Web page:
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Does Linux have a mechanism to "scrub" memory? e.g. testing the memory and marking areas as dirty if they fail so that the system can continue to operate "safely" even with bad ram chips installed?!

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2 Answers 2

up vote 8 down vote accepted

This is actually a bad idea. Memory cannot be reliably tested in a quick sweep. This is why software like memtest86 uses multiple passes with different bit patters to test memory. Solution:

  1. Test memory with memtest86, preferably long test, leave it running overnight, it will take a long time.

  2. If bad memory is detected, use memmap kernel parameter to force kernel not to use that memory:

            [KNL,ACPI] Mark specific memory as reserved.
            Region of memory to be used, from ss to ss+nn.
            Example: Exclude memory from 0x18690000-0x1869ffff

In addition, you can use ECC memory which will correct 1-bit errors and detect 2-bit errors in your memory automatically (and you'll get log messages from kernel about uncorrectable memory problems if they happen)

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Thanks for the tip on those kernel parameters. Do you think you please can clarify why this is a such a bad idea and why you can't check a chunk of memory using the same methods as memtest86(+)? I am aware that more reliable testing requires more CPU time (and probably bigger chunks of ram in one go as well) but why would this have to be a show stopper? CPU time may not a problem if spread over a long enough period and besides multi cpu is becomming more and more mainstream. –  Waxhead Dec 28 '11 at 21:32
Well technically, if done over long enough period of time, this may be possible. But the bottleneck here is not CPU(s), but memory bus, and of course you "poison" your CPU's memory cache. I'd not aware of such kernel module, and the idea looks very fragile to me (orchestrating repeated pattern writing to an arbitrary region of memory on a live system, etc.) –  haimg Dec 28 '11 at 21:50
haimg : question : will the VFS manage paging for this reserved memory ? i think it can not as it won't be visible to it. –  Jay D Sep 19 '12 at 22:30
@JayD: That reserved physical memory off-limits to kernel and not touched by the kernel or anything else. –  haimg Sep 20 '12 at 3:35
@Waxhead Memory scrubbing is usually done at the BIOS level using hardware. If enabled you should find options for patrol scrubbing and demand scrubbing. If memory integrity is important to you, which it surely is if you're using ECC memory, then the smallish performance hit gained by enabling these options is worthwhile. –  Ian Worthington Sep 23 '13 at 16:49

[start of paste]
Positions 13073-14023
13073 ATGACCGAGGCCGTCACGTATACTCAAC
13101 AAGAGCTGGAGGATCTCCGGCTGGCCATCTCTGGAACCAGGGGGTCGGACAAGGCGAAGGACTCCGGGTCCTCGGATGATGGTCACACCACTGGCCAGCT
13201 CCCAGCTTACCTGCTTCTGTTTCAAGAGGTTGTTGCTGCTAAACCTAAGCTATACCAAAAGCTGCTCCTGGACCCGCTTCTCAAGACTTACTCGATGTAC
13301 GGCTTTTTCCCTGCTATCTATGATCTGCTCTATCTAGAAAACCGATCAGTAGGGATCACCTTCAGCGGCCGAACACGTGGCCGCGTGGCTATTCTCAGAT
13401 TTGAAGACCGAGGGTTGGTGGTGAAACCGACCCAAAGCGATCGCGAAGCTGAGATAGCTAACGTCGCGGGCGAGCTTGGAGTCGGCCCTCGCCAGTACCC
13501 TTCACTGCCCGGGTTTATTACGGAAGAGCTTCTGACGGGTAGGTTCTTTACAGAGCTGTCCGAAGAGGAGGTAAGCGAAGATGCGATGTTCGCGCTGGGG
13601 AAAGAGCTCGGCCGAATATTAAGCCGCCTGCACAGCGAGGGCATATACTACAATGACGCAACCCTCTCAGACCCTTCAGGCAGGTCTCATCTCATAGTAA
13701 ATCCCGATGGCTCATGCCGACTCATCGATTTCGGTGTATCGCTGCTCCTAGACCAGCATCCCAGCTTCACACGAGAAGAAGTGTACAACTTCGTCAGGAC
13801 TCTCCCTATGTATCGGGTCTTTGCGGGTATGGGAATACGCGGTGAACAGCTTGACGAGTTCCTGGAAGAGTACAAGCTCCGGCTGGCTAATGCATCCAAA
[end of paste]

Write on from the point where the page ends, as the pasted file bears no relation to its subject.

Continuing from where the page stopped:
The post and answer misunderstand the issue. Memory scrubbing is intended to keep correctible single bit errors from turning into uncorrectible double errors. The scrubber merely all physical memory (forcing cache misses to do so) occasionally. If there are any single bit errors, they will be corrected (and the correction must rewrite the correct value using a compare-and-swap), thus clearing the error.

Otherwise, if a second error occurs in a word which already has one error, the entire word will be uncorrectible and the OS will have to do something drastic.

Scrubbing is important because without it, memory which is read but not written (like code pages) may accumulate errors over time.

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Why do you think the answer miss understood the issue when it has been marked as the answer? –  Dave Jun 13 '13 at 14:35
Notwithstanding Dave's reply, Larry is quite correct, the answer /does/ misunderstand the question. The question asks if linux can do a memory scrub, used, as Larry carefully explains, to prevent single bit errors detected and corrected by ECC h/w from turning into uncorrectable 2 bit errors. The answer talks about how to detect those errors in the first place using a software application. –  Ian Worthington Sep 23 '13 at 16:49
I think you misunderstand the purpose here. You are of course correct in your description about scrubbing however if you for example run a (non-critical) file server on non-ecc ram and have CPU cycles to spare it sounds like a good idea to sooner or later be able to detect corrupt memory and flag it as bad and know about it than to be unaware of a bad memory chip. Perhaps a better wording would be memory validation / verification. Not technically scrubbing perhaps, but still a viable way of reducing the damage done by potentially bad memory. –  Waxhead Feb 19 at 22:31

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